Three little things

Isn’t it great when you read an article or letter that you understand straight away? Better yet, that everyone understands in the same way, so you don’t end up endlessly debating what it means?

We all appreciate clear communication, but it’s not always easy to say what we think clearly. That’s partly how misunderstandings occur — and how companies end up in court arguing the meaning of contracts.

Try this. What’s the difference between:

They all mean different things, but what?

Clear communication is an art and a science. It takes practice. And you have to consider lots of little things: spelling, structure, words, prepositions, punctuation, tone, rhythm…

If you’ve ever wanted to improve your English (or perhaps your manager has hinted that your reports need improving), you’ve probably thought: ‘It’s too hard! I don’t have the time and energy to learn anything that will make a difference.’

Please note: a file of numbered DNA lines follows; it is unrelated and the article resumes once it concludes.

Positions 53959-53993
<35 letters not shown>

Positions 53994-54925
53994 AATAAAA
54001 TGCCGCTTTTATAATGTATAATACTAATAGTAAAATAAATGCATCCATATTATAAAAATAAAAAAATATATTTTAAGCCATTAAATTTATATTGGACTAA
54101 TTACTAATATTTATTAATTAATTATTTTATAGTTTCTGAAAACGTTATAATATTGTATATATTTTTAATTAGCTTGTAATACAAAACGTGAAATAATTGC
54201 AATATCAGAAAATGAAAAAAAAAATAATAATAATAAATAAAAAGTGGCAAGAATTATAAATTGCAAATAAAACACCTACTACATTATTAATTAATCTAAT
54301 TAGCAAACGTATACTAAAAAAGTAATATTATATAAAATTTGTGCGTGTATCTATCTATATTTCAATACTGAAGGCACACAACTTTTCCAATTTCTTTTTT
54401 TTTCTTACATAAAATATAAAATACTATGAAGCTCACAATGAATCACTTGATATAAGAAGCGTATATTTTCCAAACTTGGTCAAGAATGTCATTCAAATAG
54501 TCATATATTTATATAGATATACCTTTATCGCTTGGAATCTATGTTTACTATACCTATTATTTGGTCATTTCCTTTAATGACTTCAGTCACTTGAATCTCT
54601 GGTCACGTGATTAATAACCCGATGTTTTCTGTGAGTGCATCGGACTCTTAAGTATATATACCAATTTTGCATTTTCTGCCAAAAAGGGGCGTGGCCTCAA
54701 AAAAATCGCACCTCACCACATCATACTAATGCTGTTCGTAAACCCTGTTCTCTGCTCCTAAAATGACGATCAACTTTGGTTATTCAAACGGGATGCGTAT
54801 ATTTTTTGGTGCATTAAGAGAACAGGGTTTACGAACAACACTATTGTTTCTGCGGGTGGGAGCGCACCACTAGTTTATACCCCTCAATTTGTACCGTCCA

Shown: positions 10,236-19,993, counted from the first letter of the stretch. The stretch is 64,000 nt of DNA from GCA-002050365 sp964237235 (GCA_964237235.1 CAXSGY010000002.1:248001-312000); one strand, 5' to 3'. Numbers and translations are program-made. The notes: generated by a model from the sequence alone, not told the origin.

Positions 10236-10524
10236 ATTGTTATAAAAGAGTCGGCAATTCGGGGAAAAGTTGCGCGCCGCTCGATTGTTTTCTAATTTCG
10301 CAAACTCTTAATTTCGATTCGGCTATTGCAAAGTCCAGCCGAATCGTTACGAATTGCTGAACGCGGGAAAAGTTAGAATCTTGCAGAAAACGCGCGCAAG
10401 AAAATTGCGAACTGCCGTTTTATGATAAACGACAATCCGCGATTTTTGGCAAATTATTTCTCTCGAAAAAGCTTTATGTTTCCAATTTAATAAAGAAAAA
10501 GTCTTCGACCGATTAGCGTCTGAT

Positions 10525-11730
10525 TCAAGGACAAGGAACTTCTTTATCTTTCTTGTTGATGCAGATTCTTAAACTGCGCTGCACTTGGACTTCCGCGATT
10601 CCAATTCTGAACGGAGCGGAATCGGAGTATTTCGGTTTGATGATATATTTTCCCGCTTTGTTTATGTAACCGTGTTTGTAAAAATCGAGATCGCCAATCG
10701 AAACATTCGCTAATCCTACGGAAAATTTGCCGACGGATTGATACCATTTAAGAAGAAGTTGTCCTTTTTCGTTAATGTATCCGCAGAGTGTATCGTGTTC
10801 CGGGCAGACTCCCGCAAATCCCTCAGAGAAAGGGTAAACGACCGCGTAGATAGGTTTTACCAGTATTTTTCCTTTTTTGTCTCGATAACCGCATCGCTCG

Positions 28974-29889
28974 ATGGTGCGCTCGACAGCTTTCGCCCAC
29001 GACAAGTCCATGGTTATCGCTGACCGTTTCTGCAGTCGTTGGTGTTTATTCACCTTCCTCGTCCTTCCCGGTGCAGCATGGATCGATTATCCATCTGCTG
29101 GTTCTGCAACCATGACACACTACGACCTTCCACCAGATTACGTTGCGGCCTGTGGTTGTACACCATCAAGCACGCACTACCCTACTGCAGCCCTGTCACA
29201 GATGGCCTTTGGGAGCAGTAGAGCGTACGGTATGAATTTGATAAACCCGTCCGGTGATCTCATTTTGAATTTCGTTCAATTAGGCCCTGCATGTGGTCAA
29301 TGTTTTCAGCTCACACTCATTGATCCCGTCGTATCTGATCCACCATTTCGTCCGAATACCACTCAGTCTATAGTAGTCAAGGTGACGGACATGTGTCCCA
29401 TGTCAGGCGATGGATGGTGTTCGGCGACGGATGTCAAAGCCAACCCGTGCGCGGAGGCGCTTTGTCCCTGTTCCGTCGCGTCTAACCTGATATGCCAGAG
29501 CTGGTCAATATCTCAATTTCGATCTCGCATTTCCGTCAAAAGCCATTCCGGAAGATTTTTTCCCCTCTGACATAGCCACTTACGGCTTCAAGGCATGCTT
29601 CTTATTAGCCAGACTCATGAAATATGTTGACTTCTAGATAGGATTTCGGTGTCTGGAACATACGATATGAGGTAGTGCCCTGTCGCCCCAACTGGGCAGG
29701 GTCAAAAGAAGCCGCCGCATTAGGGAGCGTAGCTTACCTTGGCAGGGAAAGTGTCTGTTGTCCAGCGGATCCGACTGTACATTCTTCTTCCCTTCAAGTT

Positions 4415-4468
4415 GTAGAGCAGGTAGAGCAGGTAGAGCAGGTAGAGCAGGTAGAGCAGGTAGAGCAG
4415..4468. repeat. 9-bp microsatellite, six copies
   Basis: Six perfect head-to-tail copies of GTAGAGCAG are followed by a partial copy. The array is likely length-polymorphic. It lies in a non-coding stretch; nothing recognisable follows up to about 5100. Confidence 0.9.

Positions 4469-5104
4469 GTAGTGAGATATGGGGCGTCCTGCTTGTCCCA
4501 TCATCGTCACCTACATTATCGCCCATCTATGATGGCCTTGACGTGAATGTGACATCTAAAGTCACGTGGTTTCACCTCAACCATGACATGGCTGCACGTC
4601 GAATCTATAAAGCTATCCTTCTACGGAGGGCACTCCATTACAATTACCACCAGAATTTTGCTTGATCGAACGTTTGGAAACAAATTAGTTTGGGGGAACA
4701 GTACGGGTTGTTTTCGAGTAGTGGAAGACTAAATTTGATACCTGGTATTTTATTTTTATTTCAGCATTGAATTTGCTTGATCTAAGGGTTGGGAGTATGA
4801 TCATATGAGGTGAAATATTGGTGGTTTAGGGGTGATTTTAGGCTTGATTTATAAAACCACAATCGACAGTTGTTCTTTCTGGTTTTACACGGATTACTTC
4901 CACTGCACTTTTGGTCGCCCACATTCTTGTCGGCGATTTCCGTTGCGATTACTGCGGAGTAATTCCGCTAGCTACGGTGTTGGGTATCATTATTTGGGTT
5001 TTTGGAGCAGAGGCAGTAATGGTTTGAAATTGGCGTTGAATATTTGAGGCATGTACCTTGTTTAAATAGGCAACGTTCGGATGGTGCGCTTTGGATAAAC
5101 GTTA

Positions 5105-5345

But I’ll let you into a secret: getting three things right will make a big difference. Three things. Articles, subject–verb agreement, and tenses. They won’t fix all communication issues, but they will make a big difference.

Okay, I heard that groan. I know, I know, it sounds like painful grammar lessons. The stuff some of us daydreamed through at school.

Image, printer's block of the digits 1, 2, and 3

Three little things that you can fix to make your writing easier to understand. Image by Wilhei. Pixabay Licence.

Help is at hand. At Write, we’ve developed a course that focuses on just these three parts of grammar. We promise not to bombard you with every grammar rule imaginable. Instead, we’ve neatly packaged these three topics into short lessons that you can fit into your day, with quizzes to help you check what you’ve learnt. Give it a go and wow your manager.
Register here for Get the Small Things Right

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